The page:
McLEAN, Va. -
J.D. Power Valuation Services might have sounded like the firm formerly known as NADA Used Car Guide was repeating itself when analysts shared both their assessment of used-vehicle price movement in June and their projection for July.
According to the latest edition of Guidelines, J.D. Power Valuation Services reported that wholesale prices of used vehicles up to 8 years old softened by 2.2 percent in June, a dip in line with analysts’ expectations.
And it turns out when looking to what might happen in July, J.D. Power Valuation Service is predicting that wholesale prices for these vehicles will again drop by 2.2 percent, a reading not quite as dramatic as what analysts recorded during that month a year ago.
“At the segment level, mainstream losses are expected to be relatively consistent across the board,” analysts said in the report. “Midsize and large pickups continue to perform very well and are forecast to outperform the industry average.
“Losses for all premium segments are forecast to fall by slightly more than the industry average for the month,” analysts continued.
Looking toward full-year expectations, J.D. Power Valuation Services predicted that used-vehicle prices should decline by about 6 percent, which would be 2 percentage points higher than the final decrease of 4 percent seen for all of 2016.
“Ongoing increase in supply, higher incentives and a normalizing retailing environment — including credit conditions — will ultimately dictate losses,” analysts explained in the report.
J.D. Power Valuation Services arrived at its full-year projection after reviewing June’s movements, which analysts pointed out typically land at about 2.2 percent dating back over the past five years.
The June reading also left the J.D. Power Valuation Services’ Seasonally Adjusted Used Vehicle Price Index unchanged at 111.1. While staying flat on a sequential basis, the June index reading is 7.6 percent lower than what analysts recorded last June (120.2).
Looking closer at the June information, J.D. Power Valuation Services noted that prices decreases for subcompact, compact, midsize and large cars all settled between 3.2 percent and 3.4 percent.
Also of note, the 3.4 percent drop for large cars led the entire car segment and it also was the largest decrease for those kinds of vehicles since June 2001 when analysts noticed a 3.7 percent tumble.
“Most of the large car segment’s makes and models had a fairly average performance in June,” analysts said in the report, while adding that sharp price drops for the Chrysler 300 and Dodge Charger from the 2010 to 2013 model years triggered much of the overall movement, and in particular the 7 percent fall-off for the 2010 Dodge Charger.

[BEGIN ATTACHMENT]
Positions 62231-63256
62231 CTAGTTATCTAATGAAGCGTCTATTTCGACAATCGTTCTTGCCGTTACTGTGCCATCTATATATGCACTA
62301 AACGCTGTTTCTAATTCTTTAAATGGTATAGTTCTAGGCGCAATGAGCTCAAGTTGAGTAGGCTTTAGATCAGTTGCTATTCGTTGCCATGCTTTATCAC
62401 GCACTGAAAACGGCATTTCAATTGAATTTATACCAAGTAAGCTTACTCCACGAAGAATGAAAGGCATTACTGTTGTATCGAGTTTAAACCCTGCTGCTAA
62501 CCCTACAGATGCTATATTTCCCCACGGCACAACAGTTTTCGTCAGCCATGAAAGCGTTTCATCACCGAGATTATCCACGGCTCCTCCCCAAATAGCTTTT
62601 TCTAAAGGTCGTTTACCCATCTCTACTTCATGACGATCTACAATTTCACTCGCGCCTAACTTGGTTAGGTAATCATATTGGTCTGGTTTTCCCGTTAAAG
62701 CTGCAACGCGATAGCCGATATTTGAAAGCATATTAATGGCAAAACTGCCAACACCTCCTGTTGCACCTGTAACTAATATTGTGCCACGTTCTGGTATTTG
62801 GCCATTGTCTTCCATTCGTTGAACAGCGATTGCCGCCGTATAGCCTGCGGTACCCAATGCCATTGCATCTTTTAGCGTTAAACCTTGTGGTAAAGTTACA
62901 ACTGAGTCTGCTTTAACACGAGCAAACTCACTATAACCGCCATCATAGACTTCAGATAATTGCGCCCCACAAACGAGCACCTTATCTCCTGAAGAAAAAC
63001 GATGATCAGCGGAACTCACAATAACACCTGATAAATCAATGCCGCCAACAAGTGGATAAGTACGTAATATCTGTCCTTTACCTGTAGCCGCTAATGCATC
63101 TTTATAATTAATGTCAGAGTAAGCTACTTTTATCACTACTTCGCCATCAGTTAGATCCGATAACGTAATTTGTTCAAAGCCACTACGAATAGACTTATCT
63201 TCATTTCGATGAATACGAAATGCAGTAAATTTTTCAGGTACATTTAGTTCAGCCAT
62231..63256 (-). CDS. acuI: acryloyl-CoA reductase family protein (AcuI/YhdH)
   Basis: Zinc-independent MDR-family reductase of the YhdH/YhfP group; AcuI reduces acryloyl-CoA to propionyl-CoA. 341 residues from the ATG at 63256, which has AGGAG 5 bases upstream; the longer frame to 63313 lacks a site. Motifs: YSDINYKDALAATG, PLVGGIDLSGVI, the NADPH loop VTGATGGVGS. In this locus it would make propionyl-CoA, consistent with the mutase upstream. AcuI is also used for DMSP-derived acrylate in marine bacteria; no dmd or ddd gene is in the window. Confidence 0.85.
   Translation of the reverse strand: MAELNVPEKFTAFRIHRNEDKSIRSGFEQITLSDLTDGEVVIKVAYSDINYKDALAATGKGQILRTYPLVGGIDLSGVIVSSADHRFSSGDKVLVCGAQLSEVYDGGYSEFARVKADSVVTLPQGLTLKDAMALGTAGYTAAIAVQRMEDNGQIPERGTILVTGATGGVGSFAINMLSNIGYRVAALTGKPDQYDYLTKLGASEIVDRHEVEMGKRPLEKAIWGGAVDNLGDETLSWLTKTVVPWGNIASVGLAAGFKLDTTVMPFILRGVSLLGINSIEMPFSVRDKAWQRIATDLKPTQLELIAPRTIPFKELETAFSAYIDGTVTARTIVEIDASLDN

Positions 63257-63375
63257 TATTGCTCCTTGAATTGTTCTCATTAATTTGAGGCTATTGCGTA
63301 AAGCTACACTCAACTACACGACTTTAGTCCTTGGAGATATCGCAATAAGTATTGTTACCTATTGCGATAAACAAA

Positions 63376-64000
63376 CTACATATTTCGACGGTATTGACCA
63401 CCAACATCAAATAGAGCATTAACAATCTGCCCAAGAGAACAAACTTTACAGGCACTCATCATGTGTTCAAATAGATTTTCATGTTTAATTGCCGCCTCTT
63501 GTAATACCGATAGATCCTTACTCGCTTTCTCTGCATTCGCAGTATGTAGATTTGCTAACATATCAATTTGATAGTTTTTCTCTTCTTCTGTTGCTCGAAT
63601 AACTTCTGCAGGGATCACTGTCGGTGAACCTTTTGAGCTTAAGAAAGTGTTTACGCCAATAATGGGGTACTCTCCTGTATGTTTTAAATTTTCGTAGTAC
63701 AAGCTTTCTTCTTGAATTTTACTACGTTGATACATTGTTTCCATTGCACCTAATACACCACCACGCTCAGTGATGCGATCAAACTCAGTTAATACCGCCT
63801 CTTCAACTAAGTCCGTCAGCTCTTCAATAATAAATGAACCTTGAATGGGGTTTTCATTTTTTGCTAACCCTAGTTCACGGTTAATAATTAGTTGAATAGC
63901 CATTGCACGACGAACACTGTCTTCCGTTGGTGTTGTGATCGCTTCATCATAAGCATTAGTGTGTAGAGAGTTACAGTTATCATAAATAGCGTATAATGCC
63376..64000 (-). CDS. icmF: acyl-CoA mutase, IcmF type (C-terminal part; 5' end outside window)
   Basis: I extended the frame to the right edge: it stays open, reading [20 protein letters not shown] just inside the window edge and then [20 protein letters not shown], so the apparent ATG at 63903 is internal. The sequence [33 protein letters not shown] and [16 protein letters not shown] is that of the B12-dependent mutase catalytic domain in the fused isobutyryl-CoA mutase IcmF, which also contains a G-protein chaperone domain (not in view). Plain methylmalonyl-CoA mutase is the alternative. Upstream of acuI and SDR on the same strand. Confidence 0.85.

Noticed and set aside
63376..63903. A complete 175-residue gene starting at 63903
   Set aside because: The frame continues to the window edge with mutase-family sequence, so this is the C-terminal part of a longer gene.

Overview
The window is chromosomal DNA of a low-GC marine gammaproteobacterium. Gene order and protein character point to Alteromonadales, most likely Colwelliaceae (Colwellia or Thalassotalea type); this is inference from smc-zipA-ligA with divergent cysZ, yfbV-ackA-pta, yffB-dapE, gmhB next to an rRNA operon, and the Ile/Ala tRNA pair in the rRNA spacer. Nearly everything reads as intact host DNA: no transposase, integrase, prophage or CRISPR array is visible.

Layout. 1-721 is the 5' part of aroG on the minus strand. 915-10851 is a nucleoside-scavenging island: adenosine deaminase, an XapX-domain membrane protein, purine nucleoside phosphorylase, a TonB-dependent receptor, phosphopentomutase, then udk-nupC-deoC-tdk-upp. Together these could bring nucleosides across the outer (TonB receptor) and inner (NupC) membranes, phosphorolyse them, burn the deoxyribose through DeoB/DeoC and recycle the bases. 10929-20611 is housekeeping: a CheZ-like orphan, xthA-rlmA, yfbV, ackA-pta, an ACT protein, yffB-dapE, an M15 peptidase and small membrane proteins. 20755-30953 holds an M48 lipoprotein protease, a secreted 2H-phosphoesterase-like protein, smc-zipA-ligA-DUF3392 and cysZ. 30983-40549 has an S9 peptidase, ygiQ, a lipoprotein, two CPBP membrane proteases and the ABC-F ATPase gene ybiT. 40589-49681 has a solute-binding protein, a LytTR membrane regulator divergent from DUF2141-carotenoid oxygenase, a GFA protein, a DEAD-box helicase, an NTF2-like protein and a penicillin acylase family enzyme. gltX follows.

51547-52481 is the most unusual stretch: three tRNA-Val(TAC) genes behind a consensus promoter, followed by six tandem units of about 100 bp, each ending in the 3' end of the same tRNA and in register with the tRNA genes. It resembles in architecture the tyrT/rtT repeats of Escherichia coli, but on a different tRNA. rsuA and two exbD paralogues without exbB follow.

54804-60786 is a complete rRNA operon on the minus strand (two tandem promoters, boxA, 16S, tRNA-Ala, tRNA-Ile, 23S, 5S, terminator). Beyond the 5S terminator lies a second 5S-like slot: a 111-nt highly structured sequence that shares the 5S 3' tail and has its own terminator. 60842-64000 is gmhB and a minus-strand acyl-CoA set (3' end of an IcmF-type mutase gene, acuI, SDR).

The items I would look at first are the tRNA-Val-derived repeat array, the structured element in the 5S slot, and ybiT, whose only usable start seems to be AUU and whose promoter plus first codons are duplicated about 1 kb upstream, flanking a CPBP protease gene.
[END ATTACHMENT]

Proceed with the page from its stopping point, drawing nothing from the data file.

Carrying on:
Meanwhile, J.D. Power acknowledged the June decreases for subcompacts and compacts were not “outside historical norms” as declines of about 3 percent for these segments have been seen during the past five years.
As far as price declines for the utility segments, analysts classified them as “scattered” in the June report. Midsize utilities averaged a 1.5 percent price softening in June as prices for compact utilities dipping slightly more at 2.2 percent.
Analysts added prices for midsize vans declined less than 1 percent in June.
As far as trucks go, J.D. Power explained these units are “continuing their run of wholes price dominance.” The report indicated prices for large and midsize pickups ticked up by 0.1 percent and 0.2 percent, respectively, in June.
“Over the past five years, pickup prices have performed well compared to the rest of the industry on average,” analysts said in the report. “That stated, prices typically declined slightly during the period.
“While sales were strong across the board in the midsize pickup group, 2015 Chevrolet prices were exceptionally strong and increased by an average of just below 3 percent,” analysts added.
J.D. Power Valuation Services closed its latest price discussion by touching on the luxury side of the market, noting that all premium segments outperformed the overall industry average in June.
Analysts pointed out that luxury midsize utilities did experience their largest price drop so far in 2017 by dropping by an average of 2.1 percent in June. However, the report mentioned that figure was nearly identical to what’s been recorded in June for these units going back five years.
Other segments of note in the luxury categories included June prices for luxury large cars dipping by 1.2 percent and June prices for luxury midsize cars softening by 1.8 percent.